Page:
Brisbane’s G20 summit can be a turning point in the battle to stop dirty money flowing between countries — like the nearly $30 million in Russian money found recently in Gold Coast bank accounts — according to a global anti-corruption fighter to speak in Brisbane this week.
Elena Panfilova, Director of Transparency International Russia, will give the keynote address to a ‘Corruption, Integrity Systems and the G20’ conference tomorrow (Wednesday 18 June), hosted by Griffith University and Transparency International.
As Australian Federal Police move to confiscate the $30 million found belonging to nine Russian nationals, suspected to be proceeds of crime, Ms Panfilova, anti-corruption groups and experts are calling for decisive action by G20 leaders.
“Australia’s leadership of the G20 is a perfect time for Australia to show the way, by tightening up its own financial systems and due diligence in the international effort to stop corruption and crime,” Ms Panfilova said.
“The truth is that corrupt Russians don’t want to spend all their money in Moscow. They want to go to Monaco, Miami, Milan… and the Gold Coast.
“To hear that Australian banks may have accepted millions of dollars from Russians when their salaries were the tiniest fraction of that amount poses the question — why? What due diligence is taking place? What checks did the lawyers and accountants do?”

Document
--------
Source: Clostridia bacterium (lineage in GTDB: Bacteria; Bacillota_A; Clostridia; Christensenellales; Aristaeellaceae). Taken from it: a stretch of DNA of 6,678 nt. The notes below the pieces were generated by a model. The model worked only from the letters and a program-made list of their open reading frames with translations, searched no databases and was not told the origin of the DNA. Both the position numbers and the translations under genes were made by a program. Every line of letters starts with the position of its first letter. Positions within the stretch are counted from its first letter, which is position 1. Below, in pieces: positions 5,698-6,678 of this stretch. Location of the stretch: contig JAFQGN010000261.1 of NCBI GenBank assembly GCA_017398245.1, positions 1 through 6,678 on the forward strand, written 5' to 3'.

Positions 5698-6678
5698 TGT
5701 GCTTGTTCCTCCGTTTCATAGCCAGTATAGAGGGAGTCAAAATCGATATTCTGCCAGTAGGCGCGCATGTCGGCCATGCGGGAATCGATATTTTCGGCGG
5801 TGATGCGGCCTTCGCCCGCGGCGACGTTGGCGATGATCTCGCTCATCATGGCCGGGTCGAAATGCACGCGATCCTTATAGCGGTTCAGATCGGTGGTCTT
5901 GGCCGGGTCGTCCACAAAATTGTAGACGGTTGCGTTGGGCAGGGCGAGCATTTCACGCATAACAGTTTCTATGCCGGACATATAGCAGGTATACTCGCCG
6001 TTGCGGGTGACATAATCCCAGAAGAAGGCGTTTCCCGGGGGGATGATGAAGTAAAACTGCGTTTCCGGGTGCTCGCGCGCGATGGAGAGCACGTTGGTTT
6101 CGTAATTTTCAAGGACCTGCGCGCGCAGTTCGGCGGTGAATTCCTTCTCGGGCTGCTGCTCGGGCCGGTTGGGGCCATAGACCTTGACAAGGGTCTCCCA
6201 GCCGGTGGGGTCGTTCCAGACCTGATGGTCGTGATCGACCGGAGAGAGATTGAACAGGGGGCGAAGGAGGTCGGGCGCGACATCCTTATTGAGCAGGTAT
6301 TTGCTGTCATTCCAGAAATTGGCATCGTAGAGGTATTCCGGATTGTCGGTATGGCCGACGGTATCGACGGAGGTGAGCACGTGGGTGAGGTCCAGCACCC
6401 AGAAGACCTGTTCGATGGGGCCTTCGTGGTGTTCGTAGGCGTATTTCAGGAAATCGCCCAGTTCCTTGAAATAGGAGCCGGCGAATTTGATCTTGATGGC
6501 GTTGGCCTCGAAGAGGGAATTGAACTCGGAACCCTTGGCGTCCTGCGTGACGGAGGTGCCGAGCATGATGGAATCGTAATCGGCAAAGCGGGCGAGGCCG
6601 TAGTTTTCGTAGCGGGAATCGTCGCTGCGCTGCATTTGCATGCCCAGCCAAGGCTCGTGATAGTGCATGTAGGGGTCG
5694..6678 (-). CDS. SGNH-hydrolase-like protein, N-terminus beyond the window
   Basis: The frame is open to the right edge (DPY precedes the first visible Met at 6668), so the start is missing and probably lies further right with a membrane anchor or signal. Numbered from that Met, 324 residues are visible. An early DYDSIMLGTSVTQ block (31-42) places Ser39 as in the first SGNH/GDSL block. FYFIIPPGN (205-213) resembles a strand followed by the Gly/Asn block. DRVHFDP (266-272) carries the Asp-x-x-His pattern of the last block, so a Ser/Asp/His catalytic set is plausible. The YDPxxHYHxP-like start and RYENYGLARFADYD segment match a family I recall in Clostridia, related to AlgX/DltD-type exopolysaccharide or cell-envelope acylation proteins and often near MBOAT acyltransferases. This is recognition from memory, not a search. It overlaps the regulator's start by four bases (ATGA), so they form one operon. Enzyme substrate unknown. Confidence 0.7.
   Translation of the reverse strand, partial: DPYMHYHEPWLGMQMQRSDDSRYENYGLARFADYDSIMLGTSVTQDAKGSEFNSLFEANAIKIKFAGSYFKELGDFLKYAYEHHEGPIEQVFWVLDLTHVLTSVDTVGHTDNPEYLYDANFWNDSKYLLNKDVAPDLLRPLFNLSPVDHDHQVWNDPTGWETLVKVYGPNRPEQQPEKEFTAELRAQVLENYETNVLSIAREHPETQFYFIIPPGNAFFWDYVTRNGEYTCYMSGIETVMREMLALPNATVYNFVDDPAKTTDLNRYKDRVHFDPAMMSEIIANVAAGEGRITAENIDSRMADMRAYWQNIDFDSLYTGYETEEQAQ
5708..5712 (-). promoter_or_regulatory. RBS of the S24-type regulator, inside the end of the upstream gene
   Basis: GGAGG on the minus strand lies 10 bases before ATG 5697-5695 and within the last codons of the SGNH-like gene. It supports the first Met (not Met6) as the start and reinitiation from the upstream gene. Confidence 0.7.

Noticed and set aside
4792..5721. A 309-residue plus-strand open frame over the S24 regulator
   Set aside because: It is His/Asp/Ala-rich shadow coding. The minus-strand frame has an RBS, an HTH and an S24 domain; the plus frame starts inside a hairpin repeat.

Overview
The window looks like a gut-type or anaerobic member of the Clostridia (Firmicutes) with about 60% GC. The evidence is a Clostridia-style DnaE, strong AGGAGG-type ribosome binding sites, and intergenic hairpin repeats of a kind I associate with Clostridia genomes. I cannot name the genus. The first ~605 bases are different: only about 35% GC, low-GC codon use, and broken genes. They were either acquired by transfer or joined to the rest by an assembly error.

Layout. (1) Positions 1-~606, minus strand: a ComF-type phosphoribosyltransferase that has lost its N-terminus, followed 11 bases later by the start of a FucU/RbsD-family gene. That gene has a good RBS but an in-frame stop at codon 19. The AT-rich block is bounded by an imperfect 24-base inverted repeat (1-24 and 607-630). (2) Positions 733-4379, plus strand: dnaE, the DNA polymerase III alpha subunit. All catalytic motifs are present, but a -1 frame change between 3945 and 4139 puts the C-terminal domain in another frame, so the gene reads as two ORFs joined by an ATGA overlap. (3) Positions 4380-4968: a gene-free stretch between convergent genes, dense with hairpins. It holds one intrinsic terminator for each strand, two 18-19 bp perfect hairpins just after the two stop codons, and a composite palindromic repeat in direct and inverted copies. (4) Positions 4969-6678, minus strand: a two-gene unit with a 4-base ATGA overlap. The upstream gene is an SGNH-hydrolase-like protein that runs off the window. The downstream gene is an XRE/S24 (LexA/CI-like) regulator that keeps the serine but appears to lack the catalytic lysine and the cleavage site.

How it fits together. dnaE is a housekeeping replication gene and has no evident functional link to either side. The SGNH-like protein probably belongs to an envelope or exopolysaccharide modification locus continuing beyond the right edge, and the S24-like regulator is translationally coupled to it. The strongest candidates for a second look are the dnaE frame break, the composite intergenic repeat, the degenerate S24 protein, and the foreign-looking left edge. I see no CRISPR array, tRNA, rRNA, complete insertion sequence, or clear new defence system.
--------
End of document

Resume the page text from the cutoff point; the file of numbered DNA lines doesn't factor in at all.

Last month, another conference speaker, Griffith University’s Professor Jason Sharman, called on Australian and G20 governments to move more swiftly towards tighter regulation of ‘shell companies’ also often used to hide the proceeds of corruption.
Global chair of Transparency International, Canada’s Huguette Labelle, will also deliver a keynote address at the official conference dinner.
New whistleblower report
Conference convenor, Professor AJ Brown (left), of Griffith University’s Centre for Governance and Public Policy, will unveil a new report on the progress of G20 nations in meeting their commitments to strengthen whistleblower protection laws around the world — another plank in the G20’s existing anti-corruption action plan.
Ms Panfilova says the role of the G20 in the fight against corruption is even more important, now that Russia no longer sits at the G8 table, but remains a G20 country.
“This forum can raise the game internationally, each country pulling each other up to higher standards. It is therefore absolutely crucial that the G20 rise to the challenge and set new global anti-corruption standards.
“G20 Leaders need to prove to citizens around the world that they understand the impact of corruption on citizens’ lives — whether it be roads and bridges not built, hospitals withholding treatment to patients who can’t pay, or exorbitantly expensive World Cup or Olympic stadiums.”
Details on the speakers and conference venue details can be found at: http://www.griffith.edu.au/conference/corruption-integrity-systems-g20.
Public Conference: Integrity & Anti-Corruption in the G20: The Post-2014 Agenda
(Part of Corruption, Integrity Systems and the G20)
Brisbane Convention and Exhibition Centre
Wednesday 18 June — 1 p.m. to 6.00 p.m.